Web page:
I may be no fan of LIMPBIZKIT (either the name or the music), but it's a great entry in the puzzle, with that crazy ZK in the middle. I am also no fan of a WINECOOLER. Just drink the wine, fer cryin out loud. But it's nice long answer.

I laughed at 53A: Admission of perjury (ILIED). Yup, that'd do it. Seems à propos nowadays, only I don't see anybody getting tried for it. What, you lied? Well, ILLINI. Doesn't make any sense.

And... scene.

- Colum

Sunday, October 7, 2018

Sunday, October 7, 2018, Tom McCoy


After a prolonged space away from the blog, I have returned to find that my personal lacuna has been ably filled by HORACE (nice call out!) and Frannie (not there was ever any doubt on the subject). I imagine hardly anyone noted the void created by my absence. Hmm. I'd better stop with all of these attempts at synonyms for gaps before I dig a hole too deep to get out of...

So, yes, Mr. McCoy has provided us nine phrases where the second word implies a break or a gap of some sort. This is then self-referenced to the first word, where a single letter has been inserted, causing a separation, akin to a gap. Amusingly, when you take all nine letters and read them consecutively, they spell out SQUAREPEG, which have been thrust into round holes symbolized by the circles.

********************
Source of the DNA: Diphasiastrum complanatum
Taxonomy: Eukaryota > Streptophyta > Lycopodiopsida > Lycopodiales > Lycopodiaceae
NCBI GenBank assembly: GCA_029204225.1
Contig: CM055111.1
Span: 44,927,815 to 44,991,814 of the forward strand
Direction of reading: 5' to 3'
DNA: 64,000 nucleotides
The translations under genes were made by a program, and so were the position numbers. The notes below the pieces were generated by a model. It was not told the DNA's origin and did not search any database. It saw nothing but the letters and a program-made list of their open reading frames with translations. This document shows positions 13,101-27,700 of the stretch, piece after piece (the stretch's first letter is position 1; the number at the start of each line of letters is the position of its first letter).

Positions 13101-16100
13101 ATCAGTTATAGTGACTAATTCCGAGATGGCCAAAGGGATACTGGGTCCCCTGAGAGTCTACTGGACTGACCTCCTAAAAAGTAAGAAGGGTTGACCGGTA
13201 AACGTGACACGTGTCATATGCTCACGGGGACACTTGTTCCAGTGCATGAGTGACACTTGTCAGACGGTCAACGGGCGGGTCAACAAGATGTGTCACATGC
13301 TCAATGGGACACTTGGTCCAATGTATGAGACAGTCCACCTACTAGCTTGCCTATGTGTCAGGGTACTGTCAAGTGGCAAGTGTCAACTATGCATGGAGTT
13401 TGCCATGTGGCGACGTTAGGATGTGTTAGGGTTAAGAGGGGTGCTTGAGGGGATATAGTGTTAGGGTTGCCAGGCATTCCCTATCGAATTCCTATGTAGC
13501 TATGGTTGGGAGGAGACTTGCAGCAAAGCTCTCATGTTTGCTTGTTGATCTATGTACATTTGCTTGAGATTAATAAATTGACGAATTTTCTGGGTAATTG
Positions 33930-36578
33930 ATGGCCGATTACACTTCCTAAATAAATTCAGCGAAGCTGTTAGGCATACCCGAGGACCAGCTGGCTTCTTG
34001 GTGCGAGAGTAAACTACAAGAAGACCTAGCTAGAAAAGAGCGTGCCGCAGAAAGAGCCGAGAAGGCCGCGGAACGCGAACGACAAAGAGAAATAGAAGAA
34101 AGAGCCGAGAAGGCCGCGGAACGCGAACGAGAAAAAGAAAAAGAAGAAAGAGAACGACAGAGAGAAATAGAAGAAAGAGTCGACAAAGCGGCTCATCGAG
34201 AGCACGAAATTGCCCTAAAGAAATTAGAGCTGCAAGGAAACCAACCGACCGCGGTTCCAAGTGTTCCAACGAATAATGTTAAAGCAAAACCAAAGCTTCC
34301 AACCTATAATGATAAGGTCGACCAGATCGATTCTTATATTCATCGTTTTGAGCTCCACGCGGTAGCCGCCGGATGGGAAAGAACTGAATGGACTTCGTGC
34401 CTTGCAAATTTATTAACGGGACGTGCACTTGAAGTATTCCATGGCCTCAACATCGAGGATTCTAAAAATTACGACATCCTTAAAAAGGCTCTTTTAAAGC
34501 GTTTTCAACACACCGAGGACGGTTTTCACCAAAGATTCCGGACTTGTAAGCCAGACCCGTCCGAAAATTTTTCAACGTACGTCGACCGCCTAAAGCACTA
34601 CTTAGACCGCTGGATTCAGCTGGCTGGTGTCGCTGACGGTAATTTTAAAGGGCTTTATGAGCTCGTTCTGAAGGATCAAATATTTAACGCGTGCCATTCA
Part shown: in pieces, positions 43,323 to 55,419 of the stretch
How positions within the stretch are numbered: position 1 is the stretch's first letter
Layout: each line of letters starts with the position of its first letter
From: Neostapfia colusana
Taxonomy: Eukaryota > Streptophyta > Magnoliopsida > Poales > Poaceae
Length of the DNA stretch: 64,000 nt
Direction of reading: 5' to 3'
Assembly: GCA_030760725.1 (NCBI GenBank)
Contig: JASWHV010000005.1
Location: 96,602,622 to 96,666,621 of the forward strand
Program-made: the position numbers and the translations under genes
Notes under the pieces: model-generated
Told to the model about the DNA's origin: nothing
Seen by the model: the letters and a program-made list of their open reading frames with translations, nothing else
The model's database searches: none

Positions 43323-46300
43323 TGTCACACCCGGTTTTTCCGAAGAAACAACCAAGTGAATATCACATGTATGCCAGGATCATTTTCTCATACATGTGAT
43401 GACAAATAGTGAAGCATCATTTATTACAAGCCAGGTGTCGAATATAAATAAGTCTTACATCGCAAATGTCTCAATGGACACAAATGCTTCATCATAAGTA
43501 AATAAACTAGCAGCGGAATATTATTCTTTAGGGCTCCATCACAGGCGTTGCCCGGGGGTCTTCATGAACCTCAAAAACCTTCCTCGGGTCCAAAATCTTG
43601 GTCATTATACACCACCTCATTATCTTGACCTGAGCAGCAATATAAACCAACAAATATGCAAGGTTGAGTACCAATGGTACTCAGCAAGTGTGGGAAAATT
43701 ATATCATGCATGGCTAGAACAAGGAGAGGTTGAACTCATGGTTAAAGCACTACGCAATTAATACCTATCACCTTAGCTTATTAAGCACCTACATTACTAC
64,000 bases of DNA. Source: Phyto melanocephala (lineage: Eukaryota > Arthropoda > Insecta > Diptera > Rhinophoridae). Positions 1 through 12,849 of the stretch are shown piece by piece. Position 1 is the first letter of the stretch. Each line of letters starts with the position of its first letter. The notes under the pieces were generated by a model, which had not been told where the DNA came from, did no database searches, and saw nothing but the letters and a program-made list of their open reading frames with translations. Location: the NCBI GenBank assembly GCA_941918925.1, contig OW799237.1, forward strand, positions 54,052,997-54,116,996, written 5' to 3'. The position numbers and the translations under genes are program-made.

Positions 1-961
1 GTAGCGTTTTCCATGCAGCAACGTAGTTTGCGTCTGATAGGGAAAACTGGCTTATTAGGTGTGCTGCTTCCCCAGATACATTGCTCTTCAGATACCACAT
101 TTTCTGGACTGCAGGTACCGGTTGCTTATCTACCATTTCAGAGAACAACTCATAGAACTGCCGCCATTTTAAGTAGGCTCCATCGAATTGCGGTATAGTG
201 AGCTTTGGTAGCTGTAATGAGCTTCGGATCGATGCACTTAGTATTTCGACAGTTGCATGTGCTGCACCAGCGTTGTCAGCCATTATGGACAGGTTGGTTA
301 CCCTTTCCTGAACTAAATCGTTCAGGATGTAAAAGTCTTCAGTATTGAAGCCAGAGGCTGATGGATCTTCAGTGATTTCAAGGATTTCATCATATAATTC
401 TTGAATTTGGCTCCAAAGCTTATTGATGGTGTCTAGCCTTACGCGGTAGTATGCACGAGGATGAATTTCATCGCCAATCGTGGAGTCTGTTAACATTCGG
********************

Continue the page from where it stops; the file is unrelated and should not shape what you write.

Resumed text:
All nine phrases are solid. I like R(S)AILSPLITTER the best, both for its reference to Abraham Lincoln, and the aptness of the term "splitter" to refer to what the S does. Also, now that I look at it, the reminder of Life of Brian is funny also: "Whatever happened to the Popular Front?" "He's over there." "Splitter!"

In many of the other theme answers, the second term is more of a synonym for an absence, such as "space," "cavity," "opening," etc. I don't think these hit the mark as well. Nitpicking so soon after coming back? Why, yes, that's exactly right.

I was UNREADY for the puzzle to start on such an icky crossing as GERMS and EPIZOA (scientific term for lice, ticks, fleas, and other nasties that live on the skin of their hosts). Otherwise, I found not much to note, except for the clever juxtaposition of 115D: Scot's refusal (NAE) with 116D: Scottie's warning (GRR).

- Colum

Saturday, October 6, 2018

Saturday, October 6, 2018, Lewis Dean Hyatt

OHHI. We are ONTHEGO today, without a proper keyboard, or much Internetz. In short,  I'll be ATIT while Horace DRIVES.
I found an OREOTHIN at the rest stop. 

Also, a KNEECAP. :)